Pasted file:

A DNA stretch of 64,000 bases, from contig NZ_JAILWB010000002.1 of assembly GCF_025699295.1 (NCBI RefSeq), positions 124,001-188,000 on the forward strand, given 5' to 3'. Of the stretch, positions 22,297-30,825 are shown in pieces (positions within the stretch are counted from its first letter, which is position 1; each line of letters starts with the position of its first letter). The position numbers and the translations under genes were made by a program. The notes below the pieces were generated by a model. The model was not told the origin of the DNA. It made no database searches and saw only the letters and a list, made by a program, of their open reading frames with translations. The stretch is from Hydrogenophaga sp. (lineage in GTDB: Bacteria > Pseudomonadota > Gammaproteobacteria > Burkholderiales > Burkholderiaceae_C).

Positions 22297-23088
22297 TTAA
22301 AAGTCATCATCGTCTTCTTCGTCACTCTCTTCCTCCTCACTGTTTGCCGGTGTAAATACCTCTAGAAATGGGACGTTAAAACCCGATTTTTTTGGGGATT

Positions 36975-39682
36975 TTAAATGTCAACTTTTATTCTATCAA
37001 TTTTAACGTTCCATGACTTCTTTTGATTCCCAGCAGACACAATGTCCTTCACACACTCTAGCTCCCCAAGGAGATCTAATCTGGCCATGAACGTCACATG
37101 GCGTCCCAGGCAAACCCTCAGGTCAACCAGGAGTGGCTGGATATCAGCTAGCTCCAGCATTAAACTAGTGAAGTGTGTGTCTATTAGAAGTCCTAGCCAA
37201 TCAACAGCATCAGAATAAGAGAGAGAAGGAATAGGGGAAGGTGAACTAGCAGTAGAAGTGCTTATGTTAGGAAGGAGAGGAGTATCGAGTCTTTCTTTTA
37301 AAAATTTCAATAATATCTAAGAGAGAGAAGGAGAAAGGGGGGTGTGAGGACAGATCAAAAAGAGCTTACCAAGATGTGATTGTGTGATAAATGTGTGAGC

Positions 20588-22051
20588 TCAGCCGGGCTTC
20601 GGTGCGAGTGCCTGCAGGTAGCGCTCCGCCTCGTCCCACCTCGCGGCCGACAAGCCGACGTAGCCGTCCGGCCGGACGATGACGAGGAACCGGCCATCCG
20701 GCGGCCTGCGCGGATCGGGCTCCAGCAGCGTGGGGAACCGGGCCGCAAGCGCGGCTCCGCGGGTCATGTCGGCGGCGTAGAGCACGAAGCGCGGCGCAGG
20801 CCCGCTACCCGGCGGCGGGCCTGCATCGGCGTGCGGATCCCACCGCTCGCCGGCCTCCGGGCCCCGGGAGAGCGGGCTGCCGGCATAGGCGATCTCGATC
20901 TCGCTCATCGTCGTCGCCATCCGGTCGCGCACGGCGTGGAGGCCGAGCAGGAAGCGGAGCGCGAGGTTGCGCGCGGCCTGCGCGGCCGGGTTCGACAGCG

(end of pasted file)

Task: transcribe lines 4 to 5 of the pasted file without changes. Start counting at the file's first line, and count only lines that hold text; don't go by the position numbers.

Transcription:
22301 AAGTCATCATCGTCTTCTTCGTCACTCTCTTCCTCCTCACTGTTTGCCGGTGTAAATACCTCTAGAAATGGGACGTTAAAACCCGATTTTTTTGGGGATT

Positions 36975-39682